+44 (0) 1323 890 604

They were used in industry to tease out threads from wool for spinning. Using photographs and drawings I am teasing out ideas about expressing their structure through colour on both canvas, and if I can figure out a simple way of doing it, in 3D too. I have been walking to regrow muscle and strength after the events of the last three years and have become more and more fascinated by the minutiae of landscape, both as a gallery of art and as source material. Monet had his lake, I have my cliffs.

My computer is a digital version of the Kurt Schwitters’ Merz barn as I gather images that are starting points for explorations of time and geometry. Schwitters is described (according to Newcastle University’s Hatton Gallery where his surviving Merz now is) as his own movement and how his ‘long and varied career’ happened in visual art, graphic design, and poetry. Schwitters died when I was a year old, but his influence lingers on.


As I wrote in ‘The Outsider’ I have always felt I was an art movement of one – a bowel spasm some might say – and I have followed my own erratic career path in the visual arts, art education, interior design and writing. I’m told art is a ‘minority interest’ these days but there are many factors at play in that statement including the nature of Warhol’s ‘15 minutes of fame’ and McLuhan’s ‘global village’ all of which is enabled by t’internet. Teasing out the significant or important is difficult and there is a need for some cultural ‘teasels’ to comb out the dross.

My current obsessions (temporarily stayed by a surprise trip, a gift from my partner, where I discover the world of César Manrique) spill out into 3D with teasels dripping seeds onto my table, turning into games with toilet roll inners as I think about cylindrical canvases, along with the occasional scampering bug from inside the seeds. Photoshop and pencils become the tools of exploration and I wish I had more microscopic vision as I peer into the cells of the seed heads. The first drawings go in two directions, the more direct one giving me urgency in making a canvas as I finish the last of the ‘Daisy’ paintings. Cylindrical stays as an idea for the moment.

Structural grid

Part of the problems with returning to artistic activity after such a long period involved I other creative works is the need to have goals and direction, and I keep returning to nature for my starting points. It is not three years since I stopped writing and editing HotelDesigns magazine, and the switch from the design world back into my own work has proven surprisingly awkward. My experience of course is complicated by battles with cancer as my series of blogs (listed in Towards Journeys End) has shown. Even without that complication I don’t think that returning to fruitful and free flowing personal myth making is straightforward. I know I am not alone in having to carry out some evaluation of the past to construct a new methodology moving forward. There is much of ‘stop/start’ in this process.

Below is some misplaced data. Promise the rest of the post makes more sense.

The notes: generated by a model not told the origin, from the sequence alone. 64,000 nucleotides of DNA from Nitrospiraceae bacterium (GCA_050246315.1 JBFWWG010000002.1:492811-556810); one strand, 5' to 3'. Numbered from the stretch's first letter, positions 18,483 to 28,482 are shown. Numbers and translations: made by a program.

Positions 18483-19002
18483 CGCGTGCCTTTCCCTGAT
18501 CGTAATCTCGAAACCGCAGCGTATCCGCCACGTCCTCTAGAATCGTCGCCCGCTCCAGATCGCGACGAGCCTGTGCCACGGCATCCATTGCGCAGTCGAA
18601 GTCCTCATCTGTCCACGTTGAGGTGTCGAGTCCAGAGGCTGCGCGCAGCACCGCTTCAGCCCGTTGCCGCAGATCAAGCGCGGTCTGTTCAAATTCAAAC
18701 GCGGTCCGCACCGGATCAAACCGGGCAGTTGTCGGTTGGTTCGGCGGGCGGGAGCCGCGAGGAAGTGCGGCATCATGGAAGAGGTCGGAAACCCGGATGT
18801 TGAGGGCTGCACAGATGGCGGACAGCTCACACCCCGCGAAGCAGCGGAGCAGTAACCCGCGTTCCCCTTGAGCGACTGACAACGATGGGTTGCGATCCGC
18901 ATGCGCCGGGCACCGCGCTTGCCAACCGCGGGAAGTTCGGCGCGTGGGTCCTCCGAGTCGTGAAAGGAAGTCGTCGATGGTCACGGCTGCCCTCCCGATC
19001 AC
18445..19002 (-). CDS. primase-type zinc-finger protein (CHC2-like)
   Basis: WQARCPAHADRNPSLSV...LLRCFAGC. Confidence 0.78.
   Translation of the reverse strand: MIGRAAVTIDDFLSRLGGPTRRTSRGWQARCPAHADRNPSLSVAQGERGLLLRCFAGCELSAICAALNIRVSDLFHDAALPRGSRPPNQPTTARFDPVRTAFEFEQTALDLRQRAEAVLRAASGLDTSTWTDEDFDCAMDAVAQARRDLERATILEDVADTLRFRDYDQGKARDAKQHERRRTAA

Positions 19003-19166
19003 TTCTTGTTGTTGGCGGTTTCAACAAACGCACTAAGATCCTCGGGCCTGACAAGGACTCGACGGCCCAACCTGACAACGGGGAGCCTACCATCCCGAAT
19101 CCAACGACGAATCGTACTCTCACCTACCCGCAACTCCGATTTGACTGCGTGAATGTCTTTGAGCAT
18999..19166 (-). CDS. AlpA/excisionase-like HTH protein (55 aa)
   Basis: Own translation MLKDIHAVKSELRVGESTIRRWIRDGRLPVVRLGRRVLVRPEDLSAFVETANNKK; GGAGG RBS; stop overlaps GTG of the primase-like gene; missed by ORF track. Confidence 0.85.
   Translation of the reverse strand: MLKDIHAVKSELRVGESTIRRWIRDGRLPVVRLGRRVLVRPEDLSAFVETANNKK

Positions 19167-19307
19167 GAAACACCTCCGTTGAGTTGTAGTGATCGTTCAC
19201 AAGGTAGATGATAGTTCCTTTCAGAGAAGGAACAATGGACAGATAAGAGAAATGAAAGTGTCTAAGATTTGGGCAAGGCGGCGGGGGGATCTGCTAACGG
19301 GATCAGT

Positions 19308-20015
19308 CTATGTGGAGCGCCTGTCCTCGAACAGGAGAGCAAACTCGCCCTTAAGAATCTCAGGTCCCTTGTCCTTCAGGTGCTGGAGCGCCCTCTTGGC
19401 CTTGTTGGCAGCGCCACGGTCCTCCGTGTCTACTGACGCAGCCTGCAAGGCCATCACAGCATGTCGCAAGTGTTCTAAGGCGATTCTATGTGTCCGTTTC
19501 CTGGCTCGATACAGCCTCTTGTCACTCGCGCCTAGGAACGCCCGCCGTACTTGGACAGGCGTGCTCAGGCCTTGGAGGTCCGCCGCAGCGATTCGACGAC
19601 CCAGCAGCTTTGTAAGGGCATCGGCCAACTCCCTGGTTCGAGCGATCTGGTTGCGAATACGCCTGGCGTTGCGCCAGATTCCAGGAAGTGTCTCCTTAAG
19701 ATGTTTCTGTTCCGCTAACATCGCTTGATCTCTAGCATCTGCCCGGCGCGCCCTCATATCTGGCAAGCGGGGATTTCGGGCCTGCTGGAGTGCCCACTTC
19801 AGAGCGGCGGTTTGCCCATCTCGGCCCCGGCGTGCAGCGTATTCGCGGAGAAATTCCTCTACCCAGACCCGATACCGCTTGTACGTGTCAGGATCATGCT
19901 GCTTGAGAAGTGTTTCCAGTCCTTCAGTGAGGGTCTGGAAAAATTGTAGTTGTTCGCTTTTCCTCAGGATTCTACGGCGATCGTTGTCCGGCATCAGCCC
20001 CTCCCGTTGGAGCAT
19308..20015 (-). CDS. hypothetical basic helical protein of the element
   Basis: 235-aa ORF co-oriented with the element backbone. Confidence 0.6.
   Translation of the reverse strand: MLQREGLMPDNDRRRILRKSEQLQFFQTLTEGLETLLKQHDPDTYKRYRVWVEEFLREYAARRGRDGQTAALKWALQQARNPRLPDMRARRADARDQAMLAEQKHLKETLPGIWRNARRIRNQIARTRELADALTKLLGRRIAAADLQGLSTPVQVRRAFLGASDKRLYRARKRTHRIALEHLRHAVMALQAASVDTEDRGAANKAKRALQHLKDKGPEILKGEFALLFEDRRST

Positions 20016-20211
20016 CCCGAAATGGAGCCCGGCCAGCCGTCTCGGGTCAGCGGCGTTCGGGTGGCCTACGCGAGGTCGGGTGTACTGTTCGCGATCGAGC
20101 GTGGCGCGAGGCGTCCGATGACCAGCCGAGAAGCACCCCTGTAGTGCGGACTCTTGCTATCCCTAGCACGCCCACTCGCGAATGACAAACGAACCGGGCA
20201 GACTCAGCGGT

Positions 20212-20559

I recently had a very pleasant lunch time talk with an ex-student from a foundation course I taught on over 40 years ago. Recently resigned from high powered education position leading an area of study at the Royal College, she has now returned to further her own award-winning creative practice. We had an interesting discussion around our own internal explorations of our ‘mental archaeology’ as we discussed how it had, for both of us, taken three years to re-establish a viable working practice in our respective studios and minds.

Honeysuckle. Acrylic on Canvas, now in a private collection Tennessee

Another old friend writes to me about running their design practice down so that they can return to painting too. It seems that we all have within us this core dream of being true to our spiritual beings, partly possibly from a growing disenchantment from the growing size/influence of the Hive. The Hive increasingly overwhelms individuality, presenting instead an impenetrable screen of opinion/criticism/appreciation, a wealth of written, aural and project valuations that seem to give equal weight to everything, show little real understanding of the art and put value on very little except money.

Cultural ‘teasels’ I have leaned on in the past – the gallery system, critics etc. – seem to have lost their critical compasses although in many cases they never had them. Certainly, the rise of ‘curation’ has created another layer of partisan interest between viewer and artist, often with little rhyme or reason, and allowing personal prejudices to be pursued often at the expense of artistic quality.

Verdun in Winter Oil on Bockingford paper

I have used my paintings to show how the grid has been used to breakdown individual images, change the colour of the objects, breaking identity and the nature of experience. I have talked of the way in which the social grid of controls can break down and I think we are seeing that now as people’s relationships to their communities are weakened by social networks. Loyalties that would have been location based are becoming interest based, and the rules that bound together localities are being replaced by a system of opinion without responsibility allowing views to be more extreme without comeback.

Already in taking the teasel as a starting point I can see me being pushed inexorably in that same direction using the native grid of the plant. In parallel I hope to explore more loosely the colour ideas contained in the BRotS series, as I did with the ‘Verdun’ series of drawings (still available if you have a space for a triptych of 3 four foot square oak framed drawings).

I think I have an exciting year ahead once I clear the last detritus of 2017. I hope you do too.


Follow me on twitter

Sign up to receive this blog  in the right hand column